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Amanda Messina, MD, FACS
Q. What is Type 2 Diabetes?
A. Type 2 diabetes is a disease that affects nearly 27 million people in the United States. Another 86 million are pre-diabetic, which means their blood glucose is not normal, but not yet high enough to be considered diabetic. Normally, your pancreas produces a hormone called insulin which acts as a key to unlock the doors to your cells, where food is then turned into fuel for your body. However, insulin doesn’t work properly in people with type 2 diabetes. Without working insulin, glucose is locked out of your cells and stays in your blood stream – resulting in high blood sugar and diabetes.
Q. What’s behind the rising rates of Type 2 Diabetes?
A. With obesity on the rise, it’s no surprise that more and more people are being diagnosed with type 2 diabetes. Obesity and lack of physical activity are the biggest drivers of this disease – 90 percent of people living with type 2 diabetes are overweight or obese. If you’re obese, you are three times more likely to develop the disease than those who are not.
Q. What impact does type 2 diabetes have on a patient?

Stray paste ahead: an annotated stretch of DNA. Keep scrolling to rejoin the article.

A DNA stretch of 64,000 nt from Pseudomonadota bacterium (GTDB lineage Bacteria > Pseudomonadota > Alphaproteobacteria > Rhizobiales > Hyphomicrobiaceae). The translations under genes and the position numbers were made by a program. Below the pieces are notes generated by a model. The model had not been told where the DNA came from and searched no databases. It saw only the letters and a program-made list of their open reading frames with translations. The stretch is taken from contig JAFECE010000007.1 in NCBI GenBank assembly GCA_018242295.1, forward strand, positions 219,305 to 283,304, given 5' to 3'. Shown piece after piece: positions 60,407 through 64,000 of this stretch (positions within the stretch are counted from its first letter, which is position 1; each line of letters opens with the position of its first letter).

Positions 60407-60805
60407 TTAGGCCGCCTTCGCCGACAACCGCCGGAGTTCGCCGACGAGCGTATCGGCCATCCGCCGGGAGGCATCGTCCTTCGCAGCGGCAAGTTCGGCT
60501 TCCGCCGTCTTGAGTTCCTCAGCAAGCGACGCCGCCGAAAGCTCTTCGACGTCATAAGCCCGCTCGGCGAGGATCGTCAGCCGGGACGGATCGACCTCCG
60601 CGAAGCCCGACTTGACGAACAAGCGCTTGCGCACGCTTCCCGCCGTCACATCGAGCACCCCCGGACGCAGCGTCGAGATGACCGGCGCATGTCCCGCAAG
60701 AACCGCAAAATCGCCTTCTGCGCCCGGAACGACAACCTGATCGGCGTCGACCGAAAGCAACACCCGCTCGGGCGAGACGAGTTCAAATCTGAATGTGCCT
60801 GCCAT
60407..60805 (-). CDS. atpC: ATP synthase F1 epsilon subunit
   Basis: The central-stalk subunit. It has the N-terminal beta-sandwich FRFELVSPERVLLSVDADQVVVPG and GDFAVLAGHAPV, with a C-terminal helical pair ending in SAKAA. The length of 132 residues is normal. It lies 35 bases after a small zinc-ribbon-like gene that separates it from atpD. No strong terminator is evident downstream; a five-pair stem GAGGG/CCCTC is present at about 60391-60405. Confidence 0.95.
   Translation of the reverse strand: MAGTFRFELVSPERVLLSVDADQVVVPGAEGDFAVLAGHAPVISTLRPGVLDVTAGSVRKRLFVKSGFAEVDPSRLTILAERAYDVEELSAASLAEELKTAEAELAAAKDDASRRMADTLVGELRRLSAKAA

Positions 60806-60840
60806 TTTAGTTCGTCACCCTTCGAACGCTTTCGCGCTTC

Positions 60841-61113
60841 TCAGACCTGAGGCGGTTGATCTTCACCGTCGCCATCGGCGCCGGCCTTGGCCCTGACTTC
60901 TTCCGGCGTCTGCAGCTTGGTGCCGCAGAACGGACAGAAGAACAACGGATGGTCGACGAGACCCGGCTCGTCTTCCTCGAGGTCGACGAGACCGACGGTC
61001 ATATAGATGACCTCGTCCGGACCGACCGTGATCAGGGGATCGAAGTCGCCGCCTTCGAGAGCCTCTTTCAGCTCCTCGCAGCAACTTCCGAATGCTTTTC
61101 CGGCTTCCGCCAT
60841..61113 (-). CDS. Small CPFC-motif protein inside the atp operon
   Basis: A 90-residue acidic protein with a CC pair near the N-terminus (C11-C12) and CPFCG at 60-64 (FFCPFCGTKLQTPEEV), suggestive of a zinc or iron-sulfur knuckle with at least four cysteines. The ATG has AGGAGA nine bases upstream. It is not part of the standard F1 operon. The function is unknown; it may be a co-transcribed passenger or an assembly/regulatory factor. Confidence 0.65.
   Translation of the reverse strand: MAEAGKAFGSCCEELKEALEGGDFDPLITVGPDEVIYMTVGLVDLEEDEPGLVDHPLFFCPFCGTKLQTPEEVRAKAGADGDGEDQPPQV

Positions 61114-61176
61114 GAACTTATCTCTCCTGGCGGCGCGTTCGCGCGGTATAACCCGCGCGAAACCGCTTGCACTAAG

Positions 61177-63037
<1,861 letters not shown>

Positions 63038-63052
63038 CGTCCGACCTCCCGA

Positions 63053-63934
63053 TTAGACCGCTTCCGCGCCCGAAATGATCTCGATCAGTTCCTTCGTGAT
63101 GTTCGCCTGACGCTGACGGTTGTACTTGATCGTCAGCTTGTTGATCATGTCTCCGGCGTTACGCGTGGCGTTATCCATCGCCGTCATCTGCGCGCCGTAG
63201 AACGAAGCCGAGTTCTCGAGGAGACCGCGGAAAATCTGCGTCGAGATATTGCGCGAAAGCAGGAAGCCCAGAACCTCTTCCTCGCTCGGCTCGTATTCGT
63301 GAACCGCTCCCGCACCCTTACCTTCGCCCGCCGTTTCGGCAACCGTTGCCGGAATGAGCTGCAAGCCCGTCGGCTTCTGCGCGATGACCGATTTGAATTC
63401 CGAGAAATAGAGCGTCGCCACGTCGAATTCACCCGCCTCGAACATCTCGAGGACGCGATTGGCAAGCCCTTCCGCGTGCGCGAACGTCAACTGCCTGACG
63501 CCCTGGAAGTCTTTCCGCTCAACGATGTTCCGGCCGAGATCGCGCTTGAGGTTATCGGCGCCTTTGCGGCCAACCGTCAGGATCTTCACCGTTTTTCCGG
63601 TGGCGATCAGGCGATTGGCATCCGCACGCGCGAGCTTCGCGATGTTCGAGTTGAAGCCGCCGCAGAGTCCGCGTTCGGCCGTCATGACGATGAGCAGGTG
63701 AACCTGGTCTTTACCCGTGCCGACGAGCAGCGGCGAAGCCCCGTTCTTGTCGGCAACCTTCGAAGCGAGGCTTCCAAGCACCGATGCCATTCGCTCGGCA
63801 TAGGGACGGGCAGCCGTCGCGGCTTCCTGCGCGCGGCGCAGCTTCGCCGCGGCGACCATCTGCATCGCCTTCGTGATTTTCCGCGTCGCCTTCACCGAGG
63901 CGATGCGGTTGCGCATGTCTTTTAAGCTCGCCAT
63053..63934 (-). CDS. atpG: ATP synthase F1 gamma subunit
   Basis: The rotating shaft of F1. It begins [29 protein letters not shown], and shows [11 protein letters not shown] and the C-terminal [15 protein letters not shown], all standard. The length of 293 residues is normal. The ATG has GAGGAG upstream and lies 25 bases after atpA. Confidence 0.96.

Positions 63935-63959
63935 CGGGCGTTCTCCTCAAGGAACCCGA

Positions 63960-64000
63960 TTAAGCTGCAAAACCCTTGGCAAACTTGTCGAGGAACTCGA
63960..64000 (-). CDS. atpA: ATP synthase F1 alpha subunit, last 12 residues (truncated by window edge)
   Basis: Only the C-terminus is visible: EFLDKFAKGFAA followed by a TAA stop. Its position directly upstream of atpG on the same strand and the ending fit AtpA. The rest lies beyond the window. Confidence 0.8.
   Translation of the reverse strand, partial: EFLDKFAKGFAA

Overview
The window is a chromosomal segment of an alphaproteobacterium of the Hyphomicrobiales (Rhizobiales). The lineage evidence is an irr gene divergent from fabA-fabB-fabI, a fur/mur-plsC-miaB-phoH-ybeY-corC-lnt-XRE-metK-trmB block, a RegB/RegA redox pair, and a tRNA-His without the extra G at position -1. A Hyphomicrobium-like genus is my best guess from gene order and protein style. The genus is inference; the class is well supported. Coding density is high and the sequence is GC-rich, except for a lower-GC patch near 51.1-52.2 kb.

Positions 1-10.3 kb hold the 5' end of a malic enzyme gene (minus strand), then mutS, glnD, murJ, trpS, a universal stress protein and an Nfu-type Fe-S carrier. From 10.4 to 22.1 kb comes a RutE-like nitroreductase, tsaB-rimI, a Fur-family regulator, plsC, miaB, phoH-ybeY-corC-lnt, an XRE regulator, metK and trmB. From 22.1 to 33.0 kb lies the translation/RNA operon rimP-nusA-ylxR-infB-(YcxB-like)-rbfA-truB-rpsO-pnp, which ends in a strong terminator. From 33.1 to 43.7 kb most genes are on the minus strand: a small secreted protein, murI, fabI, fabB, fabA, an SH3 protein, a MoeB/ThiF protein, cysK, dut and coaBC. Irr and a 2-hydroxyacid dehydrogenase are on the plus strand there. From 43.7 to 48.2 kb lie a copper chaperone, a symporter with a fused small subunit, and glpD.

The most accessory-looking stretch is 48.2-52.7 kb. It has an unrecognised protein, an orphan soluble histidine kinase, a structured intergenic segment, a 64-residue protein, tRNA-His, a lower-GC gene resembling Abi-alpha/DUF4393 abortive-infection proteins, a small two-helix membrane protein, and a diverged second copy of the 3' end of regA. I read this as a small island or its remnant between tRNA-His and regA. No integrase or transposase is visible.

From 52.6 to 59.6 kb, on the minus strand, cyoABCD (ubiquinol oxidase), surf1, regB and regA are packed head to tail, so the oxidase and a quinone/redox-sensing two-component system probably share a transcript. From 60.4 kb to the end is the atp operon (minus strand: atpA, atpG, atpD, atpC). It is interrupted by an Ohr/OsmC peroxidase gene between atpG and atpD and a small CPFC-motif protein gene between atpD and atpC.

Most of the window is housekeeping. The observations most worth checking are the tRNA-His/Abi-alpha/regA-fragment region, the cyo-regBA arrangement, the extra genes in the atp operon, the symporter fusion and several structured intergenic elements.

A. When glucose builds up in the blood – especially over the years – it can cause serious damage to virtually every organ in the body. Patients with uncontrolled type 2 diabetes may experience complications such as neuropathy or damaged nerves, heart disease, kidney disease and retinopathy or damaged vision.
Q. How is type 2 diabetes treated?
A. Many patients with type 2 diabetes will initially consult with their internal medicine doctor or endocrinologist who will recommend lifestyle changes – a special weight loss diet and regular exercise regimen – and medication as the first line of treatment. The majority of patients who make these lifestyle changes are able to manage their diabetes.
Q. If diet, exercise, and medications do not result in proper management of my type 2 diabetes, what is the best option?
A. When lifestyle changes and medications do not work and you have a Body Mass Index (BMI) between 35 and 40 and you have type 2 diabetes, you may qualify for bariatric surgery — the gastric sleeve (also known as the sleeve gastrectomy), the duodenal switch, or the gastric bypass. All three gastric bypass surgeries can improve type 2 diabetes. After bariatric surgery, 90 percent of patients see an improvement in their type 2 diabetes through weight loss that results in lower blood sugar, reduced dosage and type of medication required, and improved diabetes-related health problems. In addition, bariatric surgery causes type 2 diabetes to go into remission in up to 70 percent of patients whose blood levels return to normal levels, eliminating the need for diabetes medications.
Learn More About Dr. Messina
Chief of General Surgery and Bariatric Surgeon
Northern Westchester Hospital
Northern Westchester Hospital is a proud member of Northwell Health.
Read Past Topics from Dr. Messina:
Hernia Repair Methods and Recovery
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